Making stories of race and religion visible

Impact Area Gender and inequality
Services Branding, Design, Experiential

The Museum of Freedom and Tolerance is Australia's first human rights museum. Their team initially approached DrawHistory to build brand awareness in the community across 12 months. Alongside other public activations, we launched a national symposium where community leaders convened together to share their collective stories that would represent the best of what the museum had to offer.

Project Leads
Jeffrey Effendi

Founder, DrawHistory

Angel Chen

Strategy & Operations Director, DrawHistory

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The Museum of Freedom and Tolerance had previously partnered with DrawHistory to develop their In Visible Ink brand, a flagship project that exists to make stories of people and communities marginalized by race and religion visible, in order to catalyze them and inspire meaningful social change.

The national symposium we proposed and held was an opportunity for the museum to partner with the Western Australian Museum to foster greater community support for the In Visible Ink initiative. The Beyond Story International Symposium by In Visible Ink, an initiative of the museum, was held over two days with 25 local and international speakers and over 200 people gathered to discuss the present state of prejudice and discrimination in our society, and explore the art and practice of storytelling in achieving positive social change.

We were tasked with co-designing what the event would look like, which involved the maturation of the brand, diversifying its architecture and rolling out collaterals for the two-day event.

Once the museum had reached consensus on the itinerary, our team conducted site visits, provided mockups of spatial and wayfinding decor and created visual concepts of the event’s materials: a newspaper-style program, slide deck, lanyards, pull-up banners, and more. We project managed all communications with print and equipment suppliers.


Convening community leaders together

  • The symposium was a sold out event across 3 days, gathering more than 200 attendees and a lineup of 25 speakers.


In developing the visual elements for the brand, it was important that they reflected its core values. Communities are at the core of In Visible Ink and just like the people who live in our communities, we wanted the brand to change and grow with them.

Built from human annotations and a collection of bright colours and textures, the In Visible Ink visuals aim to symbolize the act of individuals coming together to not only review the past, but also to uncover and celebrate justice along the way. These colours represent a shedding a contemporary light on inaccuracies—to help tell the truth, heal and reconcile.

It was critical that the brand was inclusive and accessible to those it was trying to serve. The museum invited the community to make a physical and visual comment on “cultural artefacts” they found in their immediate environment or came across online in the lead up to the symposium.

They could do this by annotating these artefacts with tools that everyone could easily access, for example highlighters and post-it notes. Our aim behind this was to ensure a low barrier to entry for people to get involved and call out biases. Making sure that more than one perspective could be heard challenging the accepted narrative. The In Visible Ink brand is a combination of visual elements, with a focus on archival black and white photography, and a bold set of primary colours.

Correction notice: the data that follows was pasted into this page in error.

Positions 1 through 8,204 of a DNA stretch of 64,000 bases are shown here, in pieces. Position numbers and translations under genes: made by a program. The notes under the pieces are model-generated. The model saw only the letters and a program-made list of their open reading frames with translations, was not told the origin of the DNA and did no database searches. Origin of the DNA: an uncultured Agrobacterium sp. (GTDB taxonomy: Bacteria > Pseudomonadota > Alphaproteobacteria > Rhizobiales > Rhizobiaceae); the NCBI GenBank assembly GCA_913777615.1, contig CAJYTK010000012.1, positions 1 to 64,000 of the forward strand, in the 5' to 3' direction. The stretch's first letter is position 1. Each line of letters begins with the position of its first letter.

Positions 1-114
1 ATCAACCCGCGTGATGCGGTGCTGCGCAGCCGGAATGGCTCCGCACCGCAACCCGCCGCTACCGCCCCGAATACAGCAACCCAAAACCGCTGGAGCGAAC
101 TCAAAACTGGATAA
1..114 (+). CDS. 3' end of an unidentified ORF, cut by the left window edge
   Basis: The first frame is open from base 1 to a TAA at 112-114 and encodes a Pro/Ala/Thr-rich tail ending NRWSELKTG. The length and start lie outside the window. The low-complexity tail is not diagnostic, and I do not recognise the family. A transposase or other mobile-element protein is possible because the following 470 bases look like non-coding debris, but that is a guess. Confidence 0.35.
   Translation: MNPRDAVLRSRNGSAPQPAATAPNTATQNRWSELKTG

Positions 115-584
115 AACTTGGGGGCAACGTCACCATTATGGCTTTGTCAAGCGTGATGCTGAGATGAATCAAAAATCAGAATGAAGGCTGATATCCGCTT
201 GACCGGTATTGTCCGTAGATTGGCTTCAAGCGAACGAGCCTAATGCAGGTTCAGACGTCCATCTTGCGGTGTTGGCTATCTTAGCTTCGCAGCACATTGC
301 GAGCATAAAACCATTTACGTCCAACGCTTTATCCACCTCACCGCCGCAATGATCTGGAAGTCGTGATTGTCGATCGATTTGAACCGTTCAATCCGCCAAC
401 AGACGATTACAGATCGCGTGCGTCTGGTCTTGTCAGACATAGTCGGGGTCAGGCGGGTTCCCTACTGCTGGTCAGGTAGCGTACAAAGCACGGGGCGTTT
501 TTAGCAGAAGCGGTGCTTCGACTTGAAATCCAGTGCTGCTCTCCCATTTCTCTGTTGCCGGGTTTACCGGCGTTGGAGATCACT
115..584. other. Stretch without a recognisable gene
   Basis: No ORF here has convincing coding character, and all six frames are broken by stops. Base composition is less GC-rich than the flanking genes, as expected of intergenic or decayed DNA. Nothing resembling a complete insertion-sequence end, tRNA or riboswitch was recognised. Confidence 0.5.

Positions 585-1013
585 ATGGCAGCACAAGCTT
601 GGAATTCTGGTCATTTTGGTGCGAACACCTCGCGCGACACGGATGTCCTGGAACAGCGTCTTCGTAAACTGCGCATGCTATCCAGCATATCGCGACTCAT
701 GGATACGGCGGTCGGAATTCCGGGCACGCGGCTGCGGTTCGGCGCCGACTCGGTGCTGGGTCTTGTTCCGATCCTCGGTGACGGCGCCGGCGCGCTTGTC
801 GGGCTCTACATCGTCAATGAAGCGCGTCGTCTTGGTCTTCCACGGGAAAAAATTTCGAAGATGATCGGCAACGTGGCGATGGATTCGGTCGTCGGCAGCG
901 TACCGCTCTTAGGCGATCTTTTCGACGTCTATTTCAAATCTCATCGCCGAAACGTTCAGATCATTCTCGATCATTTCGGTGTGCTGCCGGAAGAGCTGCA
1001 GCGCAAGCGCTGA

A reimagined program

The In Visible Ink Press was a printed program designed in the style of a newspaper. As a program it provided participants with welcome information and the event’s schedule but it also featured additional workbook activities and a participation certificate.

This workbook section included content curated to lend itself to redaction and annotation giving participants a way to actively contribute to the museum collection, truly becoming curators of the museum.

The realistic newspaper format allowed for portability and easy separation of key sections to allow participants to retain certain portions while filing away others in a special time-capsule filing cabinet.

Symposium’s impact

The symposium was a sold out event across two days, gathering more than 200 attendees and a lineup of 25 international speakers, including Goreng Noongar elder Jim Morrison.

Through the two-day event, the desire from all who attended for real, authentic storytelling and the hunger to continue the momentum towards a more socially cohesive and just society was palpable. Following the event, Screenwest provided the museum with an additional grant to test one of the ideas pitched at the symposium, a digital storytelling project built by young people.

Project credits

Jeffrey Effendi
Angel Chen
Chiara Mensa
Hannah Schultz
Kate Shelton

I’m so grateful and inspired to have worked with such an amazing team! I have worked with many firms like yours and haven’t experienced the same level of commitment. You were committed to the same ends, helped keep things on track and shared the journey with us in every way.


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